Turf Pests: Sod Webworm control and insecticide recommendations to avoid turf damage.

Turfgrass is susceptible to damage caused by different species of turf pests like moth larvae. You can tell a lot about what type of larvae is invading your turf just by the unique physical characteristics of the damage caused. Sometimes larvae damage can be mistaken for disease or distress, so it’s important to know the differences between the larvae for effective detection and control. Our three-part series covers the three most common species. We’ve covered fall armyworm control and detection tips as well as cutworm control and insecticide recommendations. Today we will feature sod webworm control, treatment and insecticide recommendations to avoid turf damage. The sod webworm commonly attacks Kentucky bluegrass, perennial ryegrass, fine fescue and bentgrass through late September. Sod webworms may vary from gray or light green to tan or brown. A physical characteristic that sets them apart from other species is their spotted backs. These larvae will grow to reach a length of approximately 1 inch. Areas of damaged turf first appear as small brown patches. These patches will often run together causing large and irregular-shaped damaged areas. These pests burrow in tunnels in the thatch during the day and emerge at night to feed. The nighttime feeding habits of this pest explains how serious damage often occurs before it is noticed. Blades are eaten back unevenly and may even be completely stripped off in patches. Another common indicator is large flocks of birds gathering on the turf area to feed. Photo Credit: University of Illinois Extension Sod Webworm Control and Detection Tips A disclosing solution (soap flush) technique is a useful tool for monitoring and...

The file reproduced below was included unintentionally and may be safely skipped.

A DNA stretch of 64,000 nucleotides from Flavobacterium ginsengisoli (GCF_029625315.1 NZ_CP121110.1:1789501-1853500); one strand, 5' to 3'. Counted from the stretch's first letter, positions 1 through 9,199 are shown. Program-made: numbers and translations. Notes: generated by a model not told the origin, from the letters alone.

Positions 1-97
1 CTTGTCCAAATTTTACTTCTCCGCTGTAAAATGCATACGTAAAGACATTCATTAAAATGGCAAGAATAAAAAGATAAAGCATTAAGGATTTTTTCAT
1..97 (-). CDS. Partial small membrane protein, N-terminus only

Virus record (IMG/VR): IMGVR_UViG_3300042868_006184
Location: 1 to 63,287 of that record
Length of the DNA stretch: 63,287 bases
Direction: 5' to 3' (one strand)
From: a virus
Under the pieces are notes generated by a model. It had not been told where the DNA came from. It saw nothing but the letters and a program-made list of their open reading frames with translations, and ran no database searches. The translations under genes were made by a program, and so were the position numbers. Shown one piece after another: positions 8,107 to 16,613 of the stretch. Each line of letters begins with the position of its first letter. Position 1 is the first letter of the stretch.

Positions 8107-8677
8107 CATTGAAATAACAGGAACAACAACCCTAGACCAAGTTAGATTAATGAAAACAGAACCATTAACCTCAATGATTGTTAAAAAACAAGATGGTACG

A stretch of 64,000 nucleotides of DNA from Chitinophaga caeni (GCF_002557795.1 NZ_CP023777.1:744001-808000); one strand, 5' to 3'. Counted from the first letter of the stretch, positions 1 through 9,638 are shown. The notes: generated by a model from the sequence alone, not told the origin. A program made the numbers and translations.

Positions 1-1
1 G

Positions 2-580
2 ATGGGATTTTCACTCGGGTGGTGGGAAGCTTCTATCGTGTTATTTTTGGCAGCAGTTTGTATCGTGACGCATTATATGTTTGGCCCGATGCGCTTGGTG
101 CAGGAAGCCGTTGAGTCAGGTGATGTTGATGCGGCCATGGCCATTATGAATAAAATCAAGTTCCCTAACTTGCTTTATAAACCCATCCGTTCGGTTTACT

Pesticide safety: maintain good personal hygiene.